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Ôkini: A tribute to Japanese culinary traditions in three parts

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Ôkini, the new project from the team at the renowned restaurant Jun I, opens its doors today. The small space, adjacent to Jun I, is home to a unique and hybrid concept: a tribute to Japanese culinary traditions.

In chef Junichi Ikematsu’s home region of Kansai, ôkini is a term of thanks. Some 15 years after the opening of Jun I, the owners – Junichi, Ped Phimphrakeo and Jonathan Daunais – chose to open Ôkini to express their gratitude to their loyal customers, without whom this second establishment would not have been possible.

Accompanied by Samuel Mercure, they came up with a three-part concept.

Grocery

In front of the small space on Laurier Avenue West, the house offers everything needed to make sushi at home: fish (already cut for nigiri [saku]), sauces, rice, etc. Here we find the same exceptional ingredients used in the kitchens of Jun I. For dessert, Ôkini offers French-Japanese inspired pastries, prepared on site by Tomoko Watanabe.

Ready-to-eat

The house also prepares some take-out dishes that are available during the day. Here, small, simple and fresh dishes—chirashi, soba, katsu sando, onigiri—replace sushi. More affordable, these plates are ideal for a quality lunch on the go. A few seats are available for people who want to eat quickly on site. For drinks, Ôkini offers pour-over coffees (new kind of filter coffee), genmaïcha tea and yuzu lemonade. Note, on Thursdays and Fridays, Ôkini offers a happy hour: pickled vegetables, grilled eggplant, raw fish plate, marinated black cod, grilled octopus and more ($7 – $18).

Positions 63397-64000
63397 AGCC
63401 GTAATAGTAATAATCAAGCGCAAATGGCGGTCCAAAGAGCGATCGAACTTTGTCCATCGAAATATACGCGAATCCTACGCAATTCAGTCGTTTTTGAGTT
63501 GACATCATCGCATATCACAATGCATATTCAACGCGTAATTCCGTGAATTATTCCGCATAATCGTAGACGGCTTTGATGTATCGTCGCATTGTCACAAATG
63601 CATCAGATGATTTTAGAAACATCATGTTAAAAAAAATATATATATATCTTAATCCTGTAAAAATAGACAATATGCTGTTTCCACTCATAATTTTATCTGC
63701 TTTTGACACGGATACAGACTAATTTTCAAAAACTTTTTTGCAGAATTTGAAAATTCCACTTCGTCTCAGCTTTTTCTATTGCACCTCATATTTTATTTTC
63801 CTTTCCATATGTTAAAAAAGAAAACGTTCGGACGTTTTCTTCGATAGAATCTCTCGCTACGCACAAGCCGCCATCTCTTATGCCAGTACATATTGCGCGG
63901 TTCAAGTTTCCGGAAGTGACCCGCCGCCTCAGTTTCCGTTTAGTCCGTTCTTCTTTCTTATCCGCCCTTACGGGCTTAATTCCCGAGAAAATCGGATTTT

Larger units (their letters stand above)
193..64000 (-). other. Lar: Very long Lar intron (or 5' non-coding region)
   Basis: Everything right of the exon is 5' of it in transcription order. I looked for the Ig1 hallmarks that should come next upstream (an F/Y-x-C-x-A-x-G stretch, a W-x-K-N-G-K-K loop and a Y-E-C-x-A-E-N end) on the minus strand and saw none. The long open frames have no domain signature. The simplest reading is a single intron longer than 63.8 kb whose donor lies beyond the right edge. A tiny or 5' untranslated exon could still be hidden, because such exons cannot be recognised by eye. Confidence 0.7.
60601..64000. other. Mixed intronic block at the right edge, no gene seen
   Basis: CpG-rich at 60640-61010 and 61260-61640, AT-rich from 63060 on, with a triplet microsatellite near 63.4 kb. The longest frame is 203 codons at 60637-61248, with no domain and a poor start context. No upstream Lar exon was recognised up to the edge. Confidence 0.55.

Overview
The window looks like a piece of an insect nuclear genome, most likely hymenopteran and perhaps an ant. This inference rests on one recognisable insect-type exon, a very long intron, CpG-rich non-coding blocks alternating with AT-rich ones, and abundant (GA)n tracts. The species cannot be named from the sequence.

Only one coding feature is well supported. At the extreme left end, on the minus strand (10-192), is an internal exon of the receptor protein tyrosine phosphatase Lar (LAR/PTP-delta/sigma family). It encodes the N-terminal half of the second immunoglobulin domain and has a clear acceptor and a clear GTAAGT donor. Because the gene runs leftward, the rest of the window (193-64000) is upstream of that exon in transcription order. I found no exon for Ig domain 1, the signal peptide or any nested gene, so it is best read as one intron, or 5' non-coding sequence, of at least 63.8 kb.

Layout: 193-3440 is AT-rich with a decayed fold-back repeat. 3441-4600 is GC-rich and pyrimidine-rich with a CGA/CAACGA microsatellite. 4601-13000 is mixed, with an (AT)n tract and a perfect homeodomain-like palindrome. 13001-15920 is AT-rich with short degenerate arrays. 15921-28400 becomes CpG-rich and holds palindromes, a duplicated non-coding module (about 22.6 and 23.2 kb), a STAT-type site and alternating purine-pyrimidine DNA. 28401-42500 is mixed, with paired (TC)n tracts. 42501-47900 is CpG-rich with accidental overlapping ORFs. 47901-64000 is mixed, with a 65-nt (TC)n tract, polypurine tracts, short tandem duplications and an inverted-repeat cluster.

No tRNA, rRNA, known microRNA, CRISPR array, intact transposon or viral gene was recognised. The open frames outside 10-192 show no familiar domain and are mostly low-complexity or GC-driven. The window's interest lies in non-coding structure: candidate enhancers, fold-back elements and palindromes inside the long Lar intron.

Omakase

In the evening, the Ôkini team invites you into their quarters for an intimate gourmet dinner. In French, omakase means “I leave it to you”. At their small bar—that seats eight—Chef Junichi will guide you through your dining experience. You will also be able to watch as he prepares delicious sushi, and serves them by the piece. A little expensive, the omakase at Jun I offers a unique experience. Reservations required.

The owners are very excited about the endless possibilities of Ôkini; they are currently talking about organizing happy hour events where sakes, selected by sommelier Kuniko Fujita, will be served with small bites.

The beautifully minimalist decor at Ôkini is the work of Mathieu Leclerc of Studio Knowhow. Inspired by the Japanese aesthetic, the interior of the space is simple and clear. Built with beautiful stones reminiscent of seaweed filaments, the long counter first features the pastry and fish corner, and then a bar where omakase evenings take place.

Ôkini is marked by a beautiful simplicity. There is no doubt that the address will quickly become a favourite by locals and regulars of Jun I alike.


Photography by  Photos Ôkini



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